We will start with the case
d
= 1. We want to show that
P
p
0,0
(
n
) =
.
Then we know the origin is recurrent. However, we can simplify this a bit. It is
impossible to get back to the origin in an odd number of steps. So we can instead
consider
P
p
0,0
(2
n
). However, we can write down this expression immediately.
To return to the origin after 2
n
steps, we need to have made
n
steps to the left,
and n steps to the right, in any order. So we have
p
0,0
(2n) = P(n steps left, n steps right) =
2n
n
1
2
2n
.
To show if this converges, it is not helpful to work with these binomial coefficients
and factorials. So we use Stirling’s formula
n
!
2πn
n
e
n
. If we plug this in,
we get
p
0,0
(2n)
1
πn
.
This tends to 0, but really slowly, and even more slowly than the harmonic series.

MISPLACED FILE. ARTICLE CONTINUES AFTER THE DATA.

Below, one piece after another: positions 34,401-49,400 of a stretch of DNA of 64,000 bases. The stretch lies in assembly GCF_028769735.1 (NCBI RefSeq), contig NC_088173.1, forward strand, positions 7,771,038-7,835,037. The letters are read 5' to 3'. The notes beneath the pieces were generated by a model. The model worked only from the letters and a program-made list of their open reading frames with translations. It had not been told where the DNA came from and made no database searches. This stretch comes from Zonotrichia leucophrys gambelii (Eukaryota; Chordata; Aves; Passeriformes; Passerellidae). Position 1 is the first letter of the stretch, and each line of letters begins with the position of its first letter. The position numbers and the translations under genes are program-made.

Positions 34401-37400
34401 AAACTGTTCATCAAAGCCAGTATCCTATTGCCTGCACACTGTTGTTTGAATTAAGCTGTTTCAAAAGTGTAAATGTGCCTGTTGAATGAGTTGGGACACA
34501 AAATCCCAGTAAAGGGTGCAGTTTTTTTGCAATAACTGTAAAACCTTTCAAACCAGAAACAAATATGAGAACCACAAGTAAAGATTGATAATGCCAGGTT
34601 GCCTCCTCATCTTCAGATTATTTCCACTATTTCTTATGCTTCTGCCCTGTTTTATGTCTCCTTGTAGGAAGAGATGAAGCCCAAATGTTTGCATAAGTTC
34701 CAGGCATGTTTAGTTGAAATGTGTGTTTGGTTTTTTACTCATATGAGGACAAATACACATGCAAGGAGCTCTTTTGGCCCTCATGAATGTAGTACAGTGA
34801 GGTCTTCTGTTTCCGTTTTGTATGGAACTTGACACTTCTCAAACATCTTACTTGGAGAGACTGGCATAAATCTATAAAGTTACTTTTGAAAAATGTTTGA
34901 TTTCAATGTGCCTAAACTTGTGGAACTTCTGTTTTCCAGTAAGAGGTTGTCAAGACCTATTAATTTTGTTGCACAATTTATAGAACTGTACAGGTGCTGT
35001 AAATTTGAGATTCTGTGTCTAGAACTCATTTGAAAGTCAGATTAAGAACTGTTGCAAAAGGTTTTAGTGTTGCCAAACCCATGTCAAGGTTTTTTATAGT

So we have
P
p
0,0
(2n) = .
In the
d
= 2 case, suppose after 2
n
steps, I have taken
r
steps right,
steps
left,
u
steps up and
d
steps down. We must have
r
+
+
u
+
d
= 2
n
, and we need
r
=
ℓ, u
=
d
to return the origin. So we let
r
=
=
m, u
=
d
=
n m
. So we get
p
0,0
(2n) =
1
4
2n
n
X
m=0
2n
m, m, n m, n m
=
1
4
2n
n
X
m=0
(2n)!
(m!)
2
((n m)!)
2
=
1
4
2n
2n
n
n
X
m=0
n!
m!(n m)!
2
=
1
4
2n
2n
n
n
X
m=0
n
m

n
n m
We now use a well-known identity (proved in IA Numbers and Sets) to obtain
=
1
4
2n
2n
n

2n
n
=
"
2n
n
1
2
2n
#
2
1
πn
.
So the sum diverges. So this is recurrent. Note that the two-dimensional
probability turns out to be the square of the one-dimensional probability. This
is not a coincidence, and we will explain this after the proof. However, this does
not extend to higher dimensions.
In the d = 3 case, we have
p
0,0
(2n) =
1
6
2n